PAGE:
Applied Urban Ecology: A Global Framework

Applied Urban Ecology: A Global Framework

By: Ulrike Weiland (editor), Matthias Richter (editor)Paperback

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Description

Applied Urban Ecology: A Global Framework explores ways in which the environmental quality of urban areas can be improved starting with existing environmental conditions and their dynamics. Written by an internationally renowned selection of scientists and practitioners, the book covers a broad range of established and novel approaches to applied urban ecology. Approaches chosen for the book are placed in the context of issues such as climate change, green- and open-space development, flood-risk assessment, threats to urban biodiversity, and increasing environmental pollution (especially in the megacities of newly industrialized countries). All topics covered were chosen because they are socially and socio-politically relevant today. Further topics covered include sustainable energy and budget management, urban water resource management, urban land management, and urban landscape planning and design. Throughout the book, concepts and methods are illustrated using case studies from around the world. A closing synopsis draws conclusions on how the findings of urban ecological research can be used in strategic urban management in the future. Applied Urban Ecology: A Global Framework is an advanced textbook for students, researchers and experienced practitioners in urban ecology and urban environmental research, planning, and practice.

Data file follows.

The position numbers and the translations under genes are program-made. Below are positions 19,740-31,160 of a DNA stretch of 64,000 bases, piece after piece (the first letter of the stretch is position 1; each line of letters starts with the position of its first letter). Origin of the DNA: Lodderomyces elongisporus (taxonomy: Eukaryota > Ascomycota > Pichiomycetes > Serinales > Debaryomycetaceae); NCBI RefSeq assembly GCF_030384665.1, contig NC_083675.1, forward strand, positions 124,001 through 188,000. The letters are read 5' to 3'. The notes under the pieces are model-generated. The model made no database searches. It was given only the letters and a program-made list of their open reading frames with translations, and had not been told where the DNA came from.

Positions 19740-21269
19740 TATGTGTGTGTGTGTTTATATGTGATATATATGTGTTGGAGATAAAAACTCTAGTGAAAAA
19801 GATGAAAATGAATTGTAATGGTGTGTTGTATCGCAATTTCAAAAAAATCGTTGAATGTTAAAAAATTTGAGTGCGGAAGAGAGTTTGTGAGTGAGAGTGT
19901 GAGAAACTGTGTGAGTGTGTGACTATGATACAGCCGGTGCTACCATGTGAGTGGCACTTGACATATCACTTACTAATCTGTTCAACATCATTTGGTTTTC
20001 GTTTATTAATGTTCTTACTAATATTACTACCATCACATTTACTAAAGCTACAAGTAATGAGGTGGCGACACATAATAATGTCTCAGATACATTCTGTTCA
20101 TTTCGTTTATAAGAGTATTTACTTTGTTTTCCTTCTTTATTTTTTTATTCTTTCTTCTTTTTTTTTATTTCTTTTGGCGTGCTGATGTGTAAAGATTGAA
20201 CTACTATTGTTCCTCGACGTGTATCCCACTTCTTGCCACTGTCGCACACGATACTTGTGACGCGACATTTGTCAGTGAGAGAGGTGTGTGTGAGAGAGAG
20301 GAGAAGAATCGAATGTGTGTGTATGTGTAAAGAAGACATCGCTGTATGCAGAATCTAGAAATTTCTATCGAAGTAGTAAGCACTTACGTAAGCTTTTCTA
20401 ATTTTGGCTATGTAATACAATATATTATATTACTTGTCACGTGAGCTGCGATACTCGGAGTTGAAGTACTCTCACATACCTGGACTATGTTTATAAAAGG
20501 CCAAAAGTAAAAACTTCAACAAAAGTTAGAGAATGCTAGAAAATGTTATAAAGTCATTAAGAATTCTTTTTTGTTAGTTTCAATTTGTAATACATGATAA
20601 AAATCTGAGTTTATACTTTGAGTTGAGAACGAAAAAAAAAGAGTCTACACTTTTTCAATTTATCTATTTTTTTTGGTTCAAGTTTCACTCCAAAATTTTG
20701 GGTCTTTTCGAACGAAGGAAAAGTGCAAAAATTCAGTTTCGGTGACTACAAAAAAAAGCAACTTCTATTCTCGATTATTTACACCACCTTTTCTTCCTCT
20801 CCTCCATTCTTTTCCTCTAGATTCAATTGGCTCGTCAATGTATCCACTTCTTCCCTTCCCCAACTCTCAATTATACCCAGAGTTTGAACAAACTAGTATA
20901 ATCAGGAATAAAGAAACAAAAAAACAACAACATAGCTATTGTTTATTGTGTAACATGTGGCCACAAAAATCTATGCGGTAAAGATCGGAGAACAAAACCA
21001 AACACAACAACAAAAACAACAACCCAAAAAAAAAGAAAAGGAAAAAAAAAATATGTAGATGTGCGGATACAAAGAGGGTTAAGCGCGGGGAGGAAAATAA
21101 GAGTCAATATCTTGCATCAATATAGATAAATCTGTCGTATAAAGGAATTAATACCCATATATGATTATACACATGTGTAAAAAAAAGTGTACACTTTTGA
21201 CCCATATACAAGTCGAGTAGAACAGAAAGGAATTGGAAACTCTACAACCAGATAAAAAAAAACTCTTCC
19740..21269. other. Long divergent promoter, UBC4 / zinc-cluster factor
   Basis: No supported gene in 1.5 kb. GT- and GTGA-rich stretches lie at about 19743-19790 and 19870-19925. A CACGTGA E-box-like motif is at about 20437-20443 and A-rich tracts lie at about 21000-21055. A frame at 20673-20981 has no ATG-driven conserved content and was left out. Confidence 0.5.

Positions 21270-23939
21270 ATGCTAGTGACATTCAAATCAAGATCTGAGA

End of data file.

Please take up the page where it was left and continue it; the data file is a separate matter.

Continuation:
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About Author

Matthias Richter, Environmental Scientist, Publicist and University Lecturer, Germany. Ulrike Weiland is Professor of Urban Ecology at the Institute for Geography, University of Leipzig, Germany.

Contents